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BeeHive  >  BeeLines  >  2008  >  Mar  >  Tax Blow for Personal Accounts

Tax Blow for Personal Accounts

The proposed national scheme of Personal Accounts is aimed at people on moderate to low earnings.  Auto-enrolment, which these days I notice is increasingly referred to as ‘soft compulsion’, is a process that will ensure millions of people in this ‘target market’ will begin to save for a pension in a national money-purchase occupational pension scheme.  That scheme has the potential to be the largest private sector pension scheme in the world and as such will be light on the advice side and therefore high on the trust side.  For millions I’d guess it will be a leap of faith.

There are problems with that approach, of course, but there are problems everywhere in life if you look for them.  I paraphrase there, but I suppose that’s the leading theme in the soul-searching that goes down in Parliament and in the chatter in our Sunday papers about all this.

But the leap of faith those who rely on trust will need to make when they commit to this lifetime savings plan has just got a bit wider.

The chasm was already fairly wide anyway; the way means-testing can potentially destroy the value of softly-compelled savings is daunting enough; the way that increases in expected longevity have cut the real value of the proposed 8% contribution doesn’t help either.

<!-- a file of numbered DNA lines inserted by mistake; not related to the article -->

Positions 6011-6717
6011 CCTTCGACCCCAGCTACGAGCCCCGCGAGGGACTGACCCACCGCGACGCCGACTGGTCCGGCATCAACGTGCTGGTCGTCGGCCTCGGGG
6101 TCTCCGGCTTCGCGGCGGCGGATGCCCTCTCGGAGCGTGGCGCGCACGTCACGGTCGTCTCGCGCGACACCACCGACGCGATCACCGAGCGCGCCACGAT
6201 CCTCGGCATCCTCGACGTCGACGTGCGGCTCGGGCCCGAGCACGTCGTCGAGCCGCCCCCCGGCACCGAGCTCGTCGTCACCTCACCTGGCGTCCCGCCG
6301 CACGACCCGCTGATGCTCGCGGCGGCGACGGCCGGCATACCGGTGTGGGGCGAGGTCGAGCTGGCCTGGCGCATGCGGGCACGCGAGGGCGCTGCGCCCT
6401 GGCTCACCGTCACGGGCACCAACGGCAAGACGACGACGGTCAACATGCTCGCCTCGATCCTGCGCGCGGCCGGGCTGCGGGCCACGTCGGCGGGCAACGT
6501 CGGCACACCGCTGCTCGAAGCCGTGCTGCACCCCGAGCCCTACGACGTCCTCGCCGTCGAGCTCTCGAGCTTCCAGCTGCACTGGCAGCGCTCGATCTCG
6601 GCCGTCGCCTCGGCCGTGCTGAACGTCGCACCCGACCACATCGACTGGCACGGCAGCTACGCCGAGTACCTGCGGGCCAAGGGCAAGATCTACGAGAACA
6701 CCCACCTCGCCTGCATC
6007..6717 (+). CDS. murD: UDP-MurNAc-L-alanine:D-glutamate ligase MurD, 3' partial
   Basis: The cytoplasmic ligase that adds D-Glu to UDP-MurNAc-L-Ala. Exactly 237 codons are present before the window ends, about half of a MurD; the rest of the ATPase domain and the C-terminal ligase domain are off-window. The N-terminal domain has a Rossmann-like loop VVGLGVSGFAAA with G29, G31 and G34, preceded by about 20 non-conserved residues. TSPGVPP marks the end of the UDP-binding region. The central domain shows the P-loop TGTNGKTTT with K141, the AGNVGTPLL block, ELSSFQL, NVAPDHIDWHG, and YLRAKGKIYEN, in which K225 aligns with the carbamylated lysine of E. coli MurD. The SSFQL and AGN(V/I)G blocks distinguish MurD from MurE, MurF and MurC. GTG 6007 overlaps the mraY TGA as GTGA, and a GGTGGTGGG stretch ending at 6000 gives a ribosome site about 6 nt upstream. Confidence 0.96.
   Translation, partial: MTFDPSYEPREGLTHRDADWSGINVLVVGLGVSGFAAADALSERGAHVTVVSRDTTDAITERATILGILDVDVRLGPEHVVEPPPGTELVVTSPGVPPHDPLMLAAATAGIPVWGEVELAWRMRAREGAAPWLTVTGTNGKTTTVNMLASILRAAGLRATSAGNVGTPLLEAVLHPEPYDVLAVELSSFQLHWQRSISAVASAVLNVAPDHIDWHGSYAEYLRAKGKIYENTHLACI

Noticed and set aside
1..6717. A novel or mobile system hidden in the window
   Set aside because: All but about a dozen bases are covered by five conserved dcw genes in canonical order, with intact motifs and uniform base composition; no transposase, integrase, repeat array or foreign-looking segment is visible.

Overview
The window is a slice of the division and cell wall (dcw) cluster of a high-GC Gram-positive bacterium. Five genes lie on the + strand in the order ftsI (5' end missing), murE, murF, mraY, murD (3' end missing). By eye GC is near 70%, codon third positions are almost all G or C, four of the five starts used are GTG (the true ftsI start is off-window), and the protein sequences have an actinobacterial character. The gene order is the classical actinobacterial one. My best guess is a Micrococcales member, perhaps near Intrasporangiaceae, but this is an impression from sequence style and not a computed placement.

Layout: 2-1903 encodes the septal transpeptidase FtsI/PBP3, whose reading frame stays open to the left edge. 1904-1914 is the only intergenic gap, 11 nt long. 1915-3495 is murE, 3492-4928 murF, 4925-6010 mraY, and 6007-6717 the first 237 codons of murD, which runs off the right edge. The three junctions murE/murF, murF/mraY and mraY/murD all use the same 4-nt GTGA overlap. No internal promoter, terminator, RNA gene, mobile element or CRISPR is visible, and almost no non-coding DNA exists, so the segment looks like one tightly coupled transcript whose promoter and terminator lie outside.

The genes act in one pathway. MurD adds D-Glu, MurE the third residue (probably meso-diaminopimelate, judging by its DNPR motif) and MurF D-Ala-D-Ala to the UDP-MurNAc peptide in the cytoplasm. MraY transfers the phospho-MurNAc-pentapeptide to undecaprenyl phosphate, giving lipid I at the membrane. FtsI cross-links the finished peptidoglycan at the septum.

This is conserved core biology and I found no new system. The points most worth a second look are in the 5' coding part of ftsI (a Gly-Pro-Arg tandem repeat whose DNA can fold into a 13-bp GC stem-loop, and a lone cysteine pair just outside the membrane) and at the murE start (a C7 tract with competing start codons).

But we’ve now got a new tax system following last week’s Budget.

The reduction in the basic rate of tax from 22% to 20% leads to good headlines, but a poor reality for those on low earnings.  The fact is low earners are likely to end up paying more tax under the new system as the reduction in the basic rate fails to compensate for the loss of the 10% starting rate.  For many in the ‘target market’ that will mean less take-home pay, just as paying the softly-compelled 4% pension contribution will.

At the same time, the help that many people who save in pensions get from the taxman will diminish as a result of the cut in the basic rate of tax.  This is yet another chasm-widening issue for the lower-paid pension investor.  Under the present system every £78 invested is grossed-up to £100 with tax relief.  In future each grossed-up £100 in a pension pot will require an investment of £80.

An interesting question; just how wide does this chasm have to be before people start to think twice about making the leap of faith?

Steve Bee

19 March 2008

Any research and analysis has been provided by us for our own purposes and the results of it are being made available only incidentally.

The details shown are based on our understanding of current taxation law and practice and may be affected by future changes in legislation and the individual circumstances of the investor.